The future of a Confederate cemetery in Dallas with Houston connections is causing sudden alarm Confederate American flag Patrick Smith/Getty Images

Just when you thought Dallas had settled every Confederate controversy within its city limits, a debate over a final resting ground being sold by a Houston company has risen from the dead.

An acre-sized stretch of land along West Northwest Highway from Lemmon Avenue to Midway Road in Dallas has been on the market for about a decade.

The land, which also bears a historical marker as a state and local landmark, is the site of the Garvin Memorial Cemetery. The cemetery, which was built on land donated by city benefactor James G. Garvin, was dedicated in 1897. However, the land has served as a cemetery since 1868.

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Many of Dallas’ first pioneers are buried in the lot, including several Confederate soldiers. The most notable is Colonel Pleasant G. Swor, who led troops against Union forces at the Battle of Corinth.

While Garvin, a Confederate veteran, had hoped the property he donated for the cemetery would always remain a place of rest, the modern popularity of the area has developers building in every nook and cranny. The site already sits sandwiched between an apartment complex and townhomes.

The property, owned by Houston firm El Paso Chelsea LTD, is zoned for single-family homes. However, a new buyer who has the land under contract hopes to build townhomes on the property.

Realtor Randall Turner, the listed agent of the property who has been marketing it for $1.2 million,  told the Dallas News the land was once under contract, but plans fell through. The new potential buyer is requesting the land be rezoned for multi-family dwellings, which would allow for nine condos to be built on the property.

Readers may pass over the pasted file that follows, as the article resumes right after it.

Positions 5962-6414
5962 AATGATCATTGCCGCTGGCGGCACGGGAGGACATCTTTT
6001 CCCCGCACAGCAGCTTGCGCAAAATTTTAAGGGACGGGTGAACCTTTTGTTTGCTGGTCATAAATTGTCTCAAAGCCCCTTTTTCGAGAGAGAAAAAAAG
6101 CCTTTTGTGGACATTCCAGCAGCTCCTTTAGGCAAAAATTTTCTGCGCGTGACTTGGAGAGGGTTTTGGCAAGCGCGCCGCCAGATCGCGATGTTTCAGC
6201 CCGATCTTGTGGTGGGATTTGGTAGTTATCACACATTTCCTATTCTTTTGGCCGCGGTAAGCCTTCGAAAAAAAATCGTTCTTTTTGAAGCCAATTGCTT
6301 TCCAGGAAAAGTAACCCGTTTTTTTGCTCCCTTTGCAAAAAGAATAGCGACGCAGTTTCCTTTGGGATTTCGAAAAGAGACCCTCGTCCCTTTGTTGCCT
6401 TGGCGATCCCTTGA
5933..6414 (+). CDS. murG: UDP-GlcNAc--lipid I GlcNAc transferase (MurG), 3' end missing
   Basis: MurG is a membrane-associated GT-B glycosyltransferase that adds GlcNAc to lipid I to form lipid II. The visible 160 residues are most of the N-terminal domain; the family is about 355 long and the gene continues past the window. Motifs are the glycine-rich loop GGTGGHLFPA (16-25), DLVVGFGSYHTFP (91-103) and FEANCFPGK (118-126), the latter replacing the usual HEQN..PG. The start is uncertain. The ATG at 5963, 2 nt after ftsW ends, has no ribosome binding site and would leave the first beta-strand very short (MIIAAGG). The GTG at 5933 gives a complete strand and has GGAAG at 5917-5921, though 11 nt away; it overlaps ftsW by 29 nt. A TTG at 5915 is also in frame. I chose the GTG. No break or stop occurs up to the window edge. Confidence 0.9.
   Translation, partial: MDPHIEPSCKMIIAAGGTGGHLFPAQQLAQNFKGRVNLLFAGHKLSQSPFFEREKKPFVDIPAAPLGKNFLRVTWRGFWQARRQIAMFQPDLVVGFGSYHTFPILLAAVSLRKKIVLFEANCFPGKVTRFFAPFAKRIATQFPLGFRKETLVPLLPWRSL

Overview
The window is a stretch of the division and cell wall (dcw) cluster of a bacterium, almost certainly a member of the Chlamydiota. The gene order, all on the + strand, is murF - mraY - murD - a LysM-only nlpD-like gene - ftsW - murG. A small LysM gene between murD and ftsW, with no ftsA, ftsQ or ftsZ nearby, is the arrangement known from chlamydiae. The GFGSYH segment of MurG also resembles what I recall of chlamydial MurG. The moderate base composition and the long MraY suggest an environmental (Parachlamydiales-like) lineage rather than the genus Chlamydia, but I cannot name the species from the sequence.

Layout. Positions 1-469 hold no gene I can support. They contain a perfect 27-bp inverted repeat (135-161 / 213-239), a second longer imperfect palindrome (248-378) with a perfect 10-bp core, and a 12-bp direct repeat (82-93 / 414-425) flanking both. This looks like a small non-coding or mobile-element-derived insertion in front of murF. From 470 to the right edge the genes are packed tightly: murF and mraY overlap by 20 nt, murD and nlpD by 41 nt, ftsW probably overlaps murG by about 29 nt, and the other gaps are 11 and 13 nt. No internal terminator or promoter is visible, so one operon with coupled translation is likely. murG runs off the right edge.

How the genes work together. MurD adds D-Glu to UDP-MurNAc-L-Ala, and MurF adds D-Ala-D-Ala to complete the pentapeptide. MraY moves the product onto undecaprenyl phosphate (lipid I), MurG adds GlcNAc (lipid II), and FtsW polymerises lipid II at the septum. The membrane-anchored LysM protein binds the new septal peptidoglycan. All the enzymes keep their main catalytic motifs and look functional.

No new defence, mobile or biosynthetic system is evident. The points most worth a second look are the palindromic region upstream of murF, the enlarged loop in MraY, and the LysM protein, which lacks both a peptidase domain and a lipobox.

The townhome plans include a pathway to the cemetery, which would remain on the plot.


Behind the plot is a freedman’s cemetery donated by Confederate States Army veteran, John Cochran, to serve as a final resting place for former slaves. The tiny piece of property may be the only place where Confederate soldiers and former slaves are built near to each other.

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While the new townhomes would not be built over marked graves, local historians and caretakers of the cemetery are concerned about the unmarked graves. Around the perimeter of the graveyard, poorer residents buried their dead, and many grave markers were destroyed by vandals — including those of Confederate soldiers.


The development has people wondering if it’s right to build over a Confederate graveyard — or any graveyard for that matter.

If developers uncover bodies surrounding unmarked graves, Dallas’s historic preservation officer, Mark Doty, says they will have to be moved once they have the state’s approval.

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